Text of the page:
By Jordan J. Milewski, Progressive Forage Grower
Losses begin at cutting: That’s the most basic hay and forage fact in relation to quality. Once the blade slices a hay stem, the quality race is on!
The fundamental problem with haymaking is that it’s impossible to preserve all the quality found in a standing crop. Once mown, the metabolic and weathering losses can significantly impact crop quality. The faster hay can be cured and put up, the higher the quality that is preserved.
One of the most recent quality haymaking developments has been the study of swath widths and crop drying rates. For many years prior to the mechanization of haymaking, producers laid hay in wide, unconditioned swaths and made additional passes with conditioners and rakes to gather the hay into harvestable windrows.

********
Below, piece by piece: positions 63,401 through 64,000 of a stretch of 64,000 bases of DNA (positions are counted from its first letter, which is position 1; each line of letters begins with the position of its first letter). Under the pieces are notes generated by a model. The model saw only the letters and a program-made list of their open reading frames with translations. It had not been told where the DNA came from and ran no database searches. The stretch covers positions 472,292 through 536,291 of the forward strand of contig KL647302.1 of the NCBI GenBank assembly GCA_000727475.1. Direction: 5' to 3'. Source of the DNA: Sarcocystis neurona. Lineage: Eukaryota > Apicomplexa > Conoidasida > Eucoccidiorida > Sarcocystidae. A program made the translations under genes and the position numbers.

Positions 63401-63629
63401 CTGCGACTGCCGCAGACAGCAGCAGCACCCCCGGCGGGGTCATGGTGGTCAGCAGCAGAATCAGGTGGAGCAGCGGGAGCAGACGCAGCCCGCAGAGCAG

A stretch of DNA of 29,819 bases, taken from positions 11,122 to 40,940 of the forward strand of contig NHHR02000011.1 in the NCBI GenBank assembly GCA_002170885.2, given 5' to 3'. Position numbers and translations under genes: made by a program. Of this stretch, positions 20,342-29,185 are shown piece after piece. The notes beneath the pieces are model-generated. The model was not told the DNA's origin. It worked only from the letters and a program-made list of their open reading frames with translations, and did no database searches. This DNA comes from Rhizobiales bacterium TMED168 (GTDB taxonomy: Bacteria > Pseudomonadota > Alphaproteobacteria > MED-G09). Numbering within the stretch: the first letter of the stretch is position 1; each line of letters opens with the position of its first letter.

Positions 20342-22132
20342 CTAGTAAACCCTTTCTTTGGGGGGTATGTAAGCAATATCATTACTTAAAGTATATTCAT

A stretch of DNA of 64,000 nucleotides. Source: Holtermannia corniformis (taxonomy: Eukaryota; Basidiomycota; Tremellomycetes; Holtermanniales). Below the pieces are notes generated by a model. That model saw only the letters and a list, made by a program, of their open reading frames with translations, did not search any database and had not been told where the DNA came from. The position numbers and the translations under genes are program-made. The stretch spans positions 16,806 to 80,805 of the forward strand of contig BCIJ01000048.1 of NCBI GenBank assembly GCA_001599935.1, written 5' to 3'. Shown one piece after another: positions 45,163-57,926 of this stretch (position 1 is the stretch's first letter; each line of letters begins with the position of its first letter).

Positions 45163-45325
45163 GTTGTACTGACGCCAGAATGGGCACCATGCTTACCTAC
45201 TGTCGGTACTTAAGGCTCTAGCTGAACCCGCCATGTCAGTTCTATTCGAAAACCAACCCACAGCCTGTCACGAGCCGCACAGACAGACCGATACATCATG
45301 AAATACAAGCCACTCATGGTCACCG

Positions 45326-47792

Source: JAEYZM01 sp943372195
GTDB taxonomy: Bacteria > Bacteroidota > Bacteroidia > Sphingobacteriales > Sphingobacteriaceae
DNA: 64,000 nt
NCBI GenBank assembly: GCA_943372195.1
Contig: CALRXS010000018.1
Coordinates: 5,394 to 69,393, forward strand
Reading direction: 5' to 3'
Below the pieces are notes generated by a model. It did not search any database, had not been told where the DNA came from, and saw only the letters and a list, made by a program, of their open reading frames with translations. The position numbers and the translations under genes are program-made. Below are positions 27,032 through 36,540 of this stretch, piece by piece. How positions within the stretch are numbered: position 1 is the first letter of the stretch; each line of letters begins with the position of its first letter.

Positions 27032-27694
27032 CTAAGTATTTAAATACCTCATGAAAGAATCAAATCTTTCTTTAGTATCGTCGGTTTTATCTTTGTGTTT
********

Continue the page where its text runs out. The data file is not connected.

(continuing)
In the mid-1960s, with the advent of mower-conditioners, haymakers began to fully mechanize their harvest and utilize new technology to harvest, store and utilize hay crops faster and with greater efficiency. Industry then focused on the influence of conditioning first when discussing drying, and the influence of swath width was overlooked.
The mid-2000s brought the advent of speculative “hay-in-a-day,” much conjecture and a resurgence of wide swathing practices. Recent university research and industry collaborations have contributed to a renaissance in haymaking machines. New hay machinery models can provide more uniform conditioning as well as the formation of fast-drying, wide swaths.
To understand the resurgence of the wide swath and these new machinery advances, it’s important to review how a hay crop dries. Most often, the drying process is reflected as having three phases: leaves, surface moisture and stems. The following descriptions of these three drying stages were adapted from aFocus on Forage paper by Dan Undersander and Craig Saxe, University of Wisconsin Extension…